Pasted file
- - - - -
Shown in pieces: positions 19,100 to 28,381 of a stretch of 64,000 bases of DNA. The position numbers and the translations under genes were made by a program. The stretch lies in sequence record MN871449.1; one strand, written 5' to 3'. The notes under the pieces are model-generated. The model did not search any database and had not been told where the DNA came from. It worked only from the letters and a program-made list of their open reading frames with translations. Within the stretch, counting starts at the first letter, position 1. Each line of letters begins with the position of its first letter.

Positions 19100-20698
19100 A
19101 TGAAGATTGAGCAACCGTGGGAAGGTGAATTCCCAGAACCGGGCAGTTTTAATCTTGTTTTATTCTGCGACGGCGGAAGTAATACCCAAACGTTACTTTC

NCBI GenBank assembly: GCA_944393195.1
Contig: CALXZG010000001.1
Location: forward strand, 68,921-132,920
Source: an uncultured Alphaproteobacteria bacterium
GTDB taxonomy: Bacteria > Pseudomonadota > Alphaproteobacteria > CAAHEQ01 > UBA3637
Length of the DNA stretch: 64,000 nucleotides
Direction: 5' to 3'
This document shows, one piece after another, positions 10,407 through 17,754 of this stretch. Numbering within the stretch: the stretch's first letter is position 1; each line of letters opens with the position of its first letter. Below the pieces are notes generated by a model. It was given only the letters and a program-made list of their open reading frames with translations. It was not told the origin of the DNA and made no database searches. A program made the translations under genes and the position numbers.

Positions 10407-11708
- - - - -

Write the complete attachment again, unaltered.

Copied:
Shown in pieces: positions 19,100 to 28,381 of a stretch of 64,000 bases of DNA. The position numbers and the translations under genes were made by a program. The stretch lies in sequence record MN871449.1; one strand, written 5' to 3'. The notes under the pieces are model-generated. The model did not search any database and had not been told where the DNA came from. It worked only from the letters and a program-made list of their open reading frames with translations. Within the stretch, counting starts at the first letter, position 1. Each line of letters begins with the position of its first letter.

Positions 19100-20698
19100 A
19101 TGAAGATTGAGCAACCGTGGGAAGGTGAATTCCCAGAACCGGGCAGTTTTAATCTTGTTTTATTCTGCGACGGCGGAAGTAATACCCAAACGTTACTTTC

NCBI GenBank assembly: GCA_944393195.1
Contig: CALXZG010000001.1
Location: forward strand, 68,921-132,920
Source: an uncultured Alphaproteobacteria bacterium
GTDB taxonomy: Bacteria > Pseudomonadota > Alphaproteobacteria > CAAHEQ01 > UBA3637
Length of the DNA stretch: 64,000 nucleotides
Direction: 5' to 3'
This document shows, one piece after another, positions 10,407 through 17,754 of this stretch. Numbering within the stretch: the stretch's first letter is position 1; each line of letters opens with the position of its first letter. Below the pieces are notes generated by a model. It was given only the letters and a program-made list of their open reading frames with translations. It was not told the origin of the DNA and made no database searches. A program made the translations under genes and the position numbers.

Positions 10407-11708